Dream of a Cultural Arts Center Becomes a Reality


Mark Chamberlain’s legacy is about to become a little richer as his vision for the next phase in the life of the gallery he opened in 1973 with Jerry Burchfield nears completion. His goal was that the 2,400-square-foot space become more than an art gallery or music venue. Chamberlain hoped it could be a place where residents and visitors could learn about or reflect on Laguna’s history, preview films, take classes, and attend dance performances, poetry readings and artists’ talks.

Rick Conkey talks with guests at the fundraiser. Pho courtesy of Rick Conkey.

Although Chamberlain passed away last year his dream has not died. Local music promoter and tennis pro Rick Conkey, his friend of two decades has stepped in to bring the cultural arts center to life. Soon after Conkey met Chamberlain on the courts he realized they shared a similar vision about the arts. Together they brought talented artists from all over Southern California to BC Space Gallery.

Last month close to 100 supporters came together to make the cultural arts center a reality. “I was fortunate enough to spend quality time with Mark and his family in his final days and promised him I would carry on the dream,” Conkey said. Jason Feddy provided entertainment, Rock Martin Jewelers, Diane Reed Chiropractic Laguna Canyon Spa, and other local businesses donated silent auction items. And local artists Mark Timothy, Misha Von Doring and G. Ray Kerciu among others added their works for the auction. “As an initial awareness fundraiser, we feel it was a success. We were able to raise approximately $10,000,” said Mihae Park a volunteer organizer.

Jason Feddy provided entertainment. Photo courtesy of Rick Conkey.

Chamberlain and Burchfield are well known for creating a photographic mural over 6oo feet long, which was called ‘The Tell’ and became the rallying point of a 1989 protest against  proposed housing developments slated for Laguna Canyon. They initially started photographing the canyon for posterity’s sake assuming that development was inevitable. But, the 8,000 protesters caught the attention of the Irvine Co. and in 1990 Laguna’s citizens voted to tax themselves to help pay for the purchase of the land and keep it as preserved, open space.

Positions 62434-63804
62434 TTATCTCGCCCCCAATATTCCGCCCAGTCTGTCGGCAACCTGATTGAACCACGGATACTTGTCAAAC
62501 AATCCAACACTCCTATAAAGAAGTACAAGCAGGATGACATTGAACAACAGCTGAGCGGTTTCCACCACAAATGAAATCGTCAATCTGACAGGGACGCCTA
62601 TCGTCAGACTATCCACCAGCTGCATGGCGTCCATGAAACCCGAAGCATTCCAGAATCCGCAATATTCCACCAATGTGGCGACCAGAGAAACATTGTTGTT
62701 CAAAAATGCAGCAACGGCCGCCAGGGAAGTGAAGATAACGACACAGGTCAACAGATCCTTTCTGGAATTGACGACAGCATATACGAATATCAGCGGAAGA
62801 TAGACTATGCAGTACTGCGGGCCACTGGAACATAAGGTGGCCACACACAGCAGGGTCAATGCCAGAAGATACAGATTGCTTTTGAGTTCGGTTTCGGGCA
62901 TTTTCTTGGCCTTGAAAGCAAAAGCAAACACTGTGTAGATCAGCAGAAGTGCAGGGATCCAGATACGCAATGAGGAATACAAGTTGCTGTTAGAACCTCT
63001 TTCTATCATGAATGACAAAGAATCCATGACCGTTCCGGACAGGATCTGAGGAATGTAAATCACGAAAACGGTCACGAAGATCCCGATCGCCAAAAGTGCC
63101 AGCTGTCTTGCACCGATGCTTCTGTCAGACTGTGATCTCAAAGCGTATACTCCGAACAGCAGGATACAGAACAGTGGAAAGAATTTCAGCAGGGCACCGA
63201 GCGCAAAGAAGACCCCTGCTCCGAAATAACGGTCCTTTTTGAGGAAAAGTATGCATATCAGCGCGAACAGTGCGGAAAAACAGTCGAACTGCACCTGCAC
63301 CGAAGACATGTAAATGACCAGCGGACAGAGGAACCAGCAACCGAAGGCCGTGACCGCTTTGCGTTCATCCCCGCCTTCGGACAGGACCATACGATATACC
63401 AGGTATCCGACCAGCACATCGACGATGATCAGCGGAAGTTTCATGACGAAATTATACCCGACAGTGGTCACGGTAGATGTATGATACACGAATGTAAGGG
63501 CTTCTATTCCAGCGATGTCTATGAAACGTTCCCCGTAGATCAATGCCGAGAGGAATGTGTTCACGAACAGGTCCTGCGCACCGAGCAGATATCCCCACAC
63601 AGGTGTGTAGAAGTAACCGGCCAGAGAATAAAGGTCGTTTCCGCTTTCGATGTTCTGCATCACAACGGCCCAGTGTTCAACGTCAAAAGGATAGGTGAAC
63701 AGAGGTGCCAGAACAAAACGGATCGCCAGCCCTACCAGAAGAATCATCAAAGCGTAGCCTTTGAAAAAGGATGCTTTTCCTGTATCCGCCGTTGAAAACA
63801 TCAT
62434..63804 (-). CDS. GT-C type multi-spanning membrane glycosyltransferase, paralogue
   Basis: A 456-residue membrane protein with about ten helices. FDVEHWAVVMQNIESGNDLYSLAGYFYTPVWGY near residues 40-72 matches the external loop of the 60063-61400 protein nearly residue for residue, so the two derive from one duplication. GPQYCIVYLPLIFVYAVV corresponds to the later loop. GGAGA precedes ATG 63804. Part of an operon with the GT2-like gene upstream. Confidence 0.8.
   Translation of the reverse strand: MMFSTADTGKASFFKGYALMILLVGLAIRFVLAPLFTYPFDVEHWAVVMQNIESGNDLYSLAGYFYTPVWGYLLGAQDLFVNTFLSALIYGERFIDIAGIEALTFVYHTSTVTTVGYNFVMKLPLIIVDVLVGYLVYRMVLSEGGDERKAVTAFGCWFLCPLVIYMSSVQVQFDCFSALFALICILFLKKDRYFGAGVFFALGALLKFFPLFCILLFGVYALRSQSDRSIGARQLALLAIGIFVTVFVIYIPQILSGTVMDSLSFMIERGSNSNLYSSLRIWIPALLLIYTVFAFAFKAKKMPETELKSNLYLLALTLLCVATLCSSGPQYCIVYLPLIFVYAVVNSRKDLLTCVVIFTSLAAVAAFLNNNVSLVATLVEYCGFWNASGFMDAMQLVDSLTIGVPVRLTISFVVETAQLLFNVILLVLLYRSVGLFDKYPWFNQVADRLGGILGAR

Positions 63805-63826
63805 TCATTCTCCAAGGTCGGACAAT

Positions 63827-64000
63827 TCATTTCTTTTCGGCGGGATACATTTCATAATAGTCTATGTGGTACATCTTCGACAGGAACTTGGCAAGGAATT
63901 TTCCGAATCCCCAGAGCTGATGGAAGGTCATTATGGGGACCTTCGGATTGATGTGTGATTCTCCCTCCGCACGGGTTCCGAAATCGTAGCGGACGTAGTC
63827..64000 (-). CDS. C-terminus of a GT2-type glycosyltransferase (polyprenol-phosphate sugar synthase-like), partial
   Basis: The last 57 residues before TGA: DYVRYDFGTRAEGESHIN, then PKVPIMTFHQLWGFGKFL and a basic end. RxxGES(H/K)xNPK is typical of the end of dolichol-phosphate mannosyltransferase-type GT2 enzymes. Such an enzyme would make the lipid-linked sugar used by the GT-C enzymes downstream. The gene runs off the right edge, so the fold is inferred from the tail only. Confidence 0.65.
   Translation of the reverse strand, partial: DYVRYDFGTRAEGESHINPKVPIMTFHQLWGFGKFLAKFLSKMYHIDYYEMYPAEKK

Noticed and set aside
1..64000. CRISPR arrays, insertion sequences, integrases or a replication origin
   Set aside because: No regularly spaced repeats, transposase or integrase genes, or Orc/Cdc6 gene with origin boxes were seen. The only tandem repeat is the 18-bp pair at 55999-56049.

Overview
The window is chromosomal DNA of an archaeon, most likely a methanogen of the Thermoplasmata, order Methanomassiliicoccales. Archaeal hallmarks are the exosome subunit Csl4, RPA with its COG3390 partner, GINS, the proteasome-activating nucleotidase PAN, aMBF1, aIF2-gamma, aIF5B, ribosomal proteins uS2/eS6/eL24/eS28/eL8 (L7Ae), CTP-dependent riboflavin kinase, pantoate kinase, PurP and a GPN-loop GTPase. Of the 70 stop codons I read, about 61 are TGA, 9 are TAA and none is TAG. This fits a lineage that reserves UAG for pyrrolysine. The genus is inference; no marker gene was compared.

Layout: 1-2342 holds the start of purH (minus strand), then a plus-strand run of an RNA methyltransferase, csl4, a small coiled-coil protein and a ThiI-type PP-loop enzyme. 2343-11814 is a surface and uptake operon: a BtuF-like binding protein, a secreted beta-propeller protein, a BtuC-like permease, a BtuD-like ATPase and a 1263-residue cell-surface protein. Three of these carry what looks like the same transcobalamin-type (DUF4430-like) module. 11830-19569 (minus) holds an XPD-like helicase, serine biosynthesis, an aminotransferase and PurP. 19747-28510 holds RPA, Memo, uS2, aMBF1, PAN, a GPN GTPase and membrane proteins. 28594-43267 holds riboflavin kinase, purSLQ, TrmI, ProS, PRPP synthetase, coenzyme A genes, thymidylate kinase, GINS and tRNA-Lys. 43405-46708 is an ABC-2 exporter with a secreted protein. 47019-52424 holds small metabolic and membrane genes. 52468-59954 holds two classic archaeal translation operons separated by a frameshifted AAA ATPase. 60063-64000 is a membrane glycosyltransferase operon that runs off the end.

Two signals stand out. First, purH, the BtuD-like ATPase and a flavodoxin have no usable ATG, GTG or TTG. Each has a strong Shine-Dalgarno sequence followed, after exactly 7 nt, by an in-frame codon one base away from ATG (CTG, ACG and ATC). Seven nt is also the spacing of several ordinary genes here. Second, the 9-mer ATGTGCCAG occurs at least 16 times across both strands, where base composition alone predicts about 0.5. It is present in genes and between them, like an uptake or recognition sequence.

Chamberlain picked up photography as a creative outlet while serving in the military. After finishing his service he settled in Laguna Beach and met Burchfield when both were making inquiries about submissions for the Laguna Beach Winter Festival of Arts. The two, who became friends, were the first photographers to submit their work to the festival.

To date demolition work has been completed and new plumbing, electrical, drywall and carpeting have been installed in the gallery. The bathrooms and shower area have been restored to their 1920s vintage. Original brick walls are once again exposed.“A conference room now exists where the cibachrome film developing darkroom used to be,” Park said. “Some finish work remains to improve the appearance of the main gallery and we are still waiting for the air conditioning to be installed, the delivery of new furniture and for improvements to the existing fire escape,” she added.

To honor Chamberlain’s tradition of celebrating the fall equinox, a formal opening and ribbon cutting of the BC Cultural Arts Center is being planned. In addition to the funds raised by what Chamberlain would call “artivists,” the building’s owner has put $80,000 toward the renovation and a GoFundMe page has been set up to receive additional donations.


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